These words of Cardinal Ratzinger spoke volumes and resonated in the minds and hearts of the ones who were called to choose his successor as they processed into the Sistine Chapel. The whole multitude of saints was invoked and the blessing of God was imparted as they attended to their most lofty task. “Veni Creator Spiritus (Come Holy Spirit)” was chanted, an oath of secrecy was sworn and the doors of the Sistine Chapel were closed.
We got a rare glimpse of the solemnity of the occasion through the lens of a camera, but what was to take place in that sacred place would remain between the cardinals and almighty God. Black smoke signaled that a vote had been cast, but no one was elected. Then on April 19, what appeared to be white smoke was seen rising from the Sistine Chapel. How could we be sure that a Pope had been elected? The smoke would be followed by the giant bells of St. Peter’s tolling triumphantly to signal the election.
As the bells of St. Peter’s and the churches of Rome sounded, the atmosphere in St. Peter’s Square was almost like that of a carnival. Anticipation and excitement ruled the day. People stopped what they were doing so that they would get a glimpse of the new Pope and receive his blessing. Who could it be?
Cardinal Jorge Medina Estévez appeared on the balcony of St. Peter’s. Greeting the faithful in several languages, he announced to the world “Habemus Papam (We have a Pope).” And his name was Joseph Cardinal Ratzinger.
As soon as the crowds heard the baptismal name, they knew that it was Cardinal Ratzinger: the man who has courageously defended the purity of the Catholic faith for over two decades, the man who preached so eloquently at the funeral Mass of Pope John Paul the Great and the man who instructed the cardinals in their most sacred duty of electing a new Pope. Thanks be to God.
And then the first glimpse of the new pontiff, no longer in the scarlet robes of a cardinal but in the pure white of a new pope, no longer Joseph Cardinal Ratzinger but Pope Benedict XVI. We remember the joy that we felt.
His first words to the faithful were marked by simplicity and humility: “After the great Pope, John Paul II, the Lord Cardinals have elected me, a simple, humble worker in the Lord’s vineyard. I am consoled by the fact that the Lord is able to work and act with insufficient instruments, and above all, I rely on your prayers.” And then he imparted his first papal blessing to the city of Rome and the world “urbi et orbi.”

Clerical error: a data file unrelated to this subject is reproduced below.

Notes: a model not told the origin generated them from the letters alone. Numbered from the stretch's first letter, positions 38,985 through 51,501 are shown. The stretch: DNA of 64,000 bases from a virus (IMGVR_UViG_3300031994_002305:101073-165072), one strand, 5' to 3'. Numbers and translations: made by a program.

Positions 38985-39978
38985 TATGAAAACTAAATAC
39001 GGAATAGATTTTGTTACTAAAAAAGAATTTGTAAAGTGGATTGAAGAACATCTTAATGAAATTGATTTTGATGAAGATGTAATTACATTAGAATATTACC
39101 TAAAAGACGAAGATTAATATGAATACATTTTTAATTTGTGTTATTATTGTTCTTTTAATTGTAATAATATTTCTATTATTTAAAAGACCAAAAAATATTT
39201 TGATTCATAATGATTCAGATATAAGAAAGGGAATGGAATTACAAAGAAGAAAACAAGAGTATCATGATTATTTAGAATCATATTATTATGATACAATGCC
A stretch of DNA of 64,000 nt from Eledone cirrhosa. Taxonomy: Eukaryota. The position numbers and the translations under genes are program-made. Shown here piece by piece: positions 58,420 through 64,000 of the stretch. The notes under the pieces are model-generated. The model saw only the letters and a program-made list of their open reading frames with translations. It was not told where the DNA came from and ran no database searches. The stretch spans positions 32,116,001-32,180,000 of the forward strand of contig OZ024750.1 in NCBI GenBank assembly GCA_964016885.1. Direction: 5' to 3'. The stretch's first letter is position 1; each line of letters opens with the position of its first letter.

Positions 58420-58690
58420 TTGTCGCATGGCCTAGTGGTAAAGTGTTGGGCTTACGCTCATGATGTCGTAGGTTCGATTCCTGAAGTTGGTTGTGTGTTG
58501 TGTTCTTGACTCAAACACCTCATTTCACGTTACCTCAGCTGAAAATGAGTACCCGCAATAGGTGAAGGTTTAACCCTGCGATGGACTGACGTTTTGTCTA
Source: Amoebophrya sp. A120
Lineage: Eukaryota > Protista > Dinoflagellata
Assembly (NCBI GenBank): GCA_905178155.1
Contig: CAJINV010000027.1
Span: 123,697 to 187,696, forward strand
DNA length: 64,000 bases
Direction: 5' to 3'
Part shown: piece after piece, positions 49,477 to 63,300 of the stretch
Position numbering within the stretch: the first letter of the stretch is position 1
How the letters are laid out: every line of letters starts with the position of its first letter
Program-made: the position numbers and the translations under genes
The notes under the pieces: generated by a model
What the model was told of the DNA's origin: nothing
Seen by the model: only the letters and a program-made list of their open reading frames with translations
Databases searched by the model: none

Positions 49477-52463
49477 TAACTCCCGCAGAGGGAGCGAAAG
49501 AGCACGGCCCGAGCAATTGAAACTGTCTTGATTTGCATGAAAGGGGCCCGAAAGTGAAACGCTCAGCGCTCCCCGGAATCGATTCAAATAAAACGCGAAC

In his address to the cardinals who elected him, he said: “I consider this a grace obtained for me by my venerated predecessor, John Paul II. It seems I can feel his strong hand squeezing mine: I seem to see his smiling eyes and listen to his words, addressed to me especially at this moment: ‘Do not be afraid.’”
It is easy to imagine the inexpressible joy of Pope John Paul the Great as his beloved friend was elected to succeed him. “Bless us Holy Father.”
Pope Benedict XVI acknowledged that he had inherited a Church that is “more courageous, freer, younger... (that) looks with serenity to the past and is not afraid of the future.”
Once the election had been completed, world and religious leaders along with hundreds and thousands of faithful descended upon the Eternal City for the solemn Mass of Inauguration. And once again, we were privileged to witness sacred rituals and traditions. The woolen pallium symbolizing the yoke of Christ was placed on his shoulders. Not only was he to shepherd the Lord’s flock, but he was to seek the lost sheep and restore them to the Lord. The Fisherman’s Ring was placed on his finger as he recalled the words of Jesus to Peter on the Sea of Galilee: “Cast out your nets for a catch.” Even though Peter and his companions had caught nothing before now, he responded with words of faith: “Master, at your word I will let down the nets.” The same man who had denied even knowing Jesus was given the great mission to be a fisher of men. “The task of the shepherd, the task of the fisher of men, can often seem wearisome. But it is beautiful and wonderful, because it is truly a service to joy, to God’s joy which longs to break into the world.”
As Pope Benedict XVI began his mission, he reached out to all religions and people of good will and prayed that his ministry might be blessed as a service to unity. “Habemus Papam…we have a Pope.” He has been chosen by God to lead the Church in the midst of the world. He has received the grace of God to be the “Vicar of Christ.” He has been chosen to walk in the “shoes of the fisherman.” He has been anointed as the “Servant of the Servants of God.” To the Holy Father, we owe him our obedience and fidelity, our love and our prayers. His is a noble task and an awesome responsibility. It is a time to pray that he will continue to experience the inspiration and guidance of our beloved Pope John Paul the Great. It is a time to come to an “adult faith” that is firmly rooted in friendship with Jesus Christ. It is a time to foster the unity of all believers. It is a time to experience the full fruits of the “new evangelization.” God has blessed our times and will continue to do.
Jesus said to Peter: “He who hears you hears me, and the one who hears me, hears not me but the One who sent me.” United with Pope Benedict XVI, let us invoke the intercession of the saints who have gone before so that his service might always be truly blessed.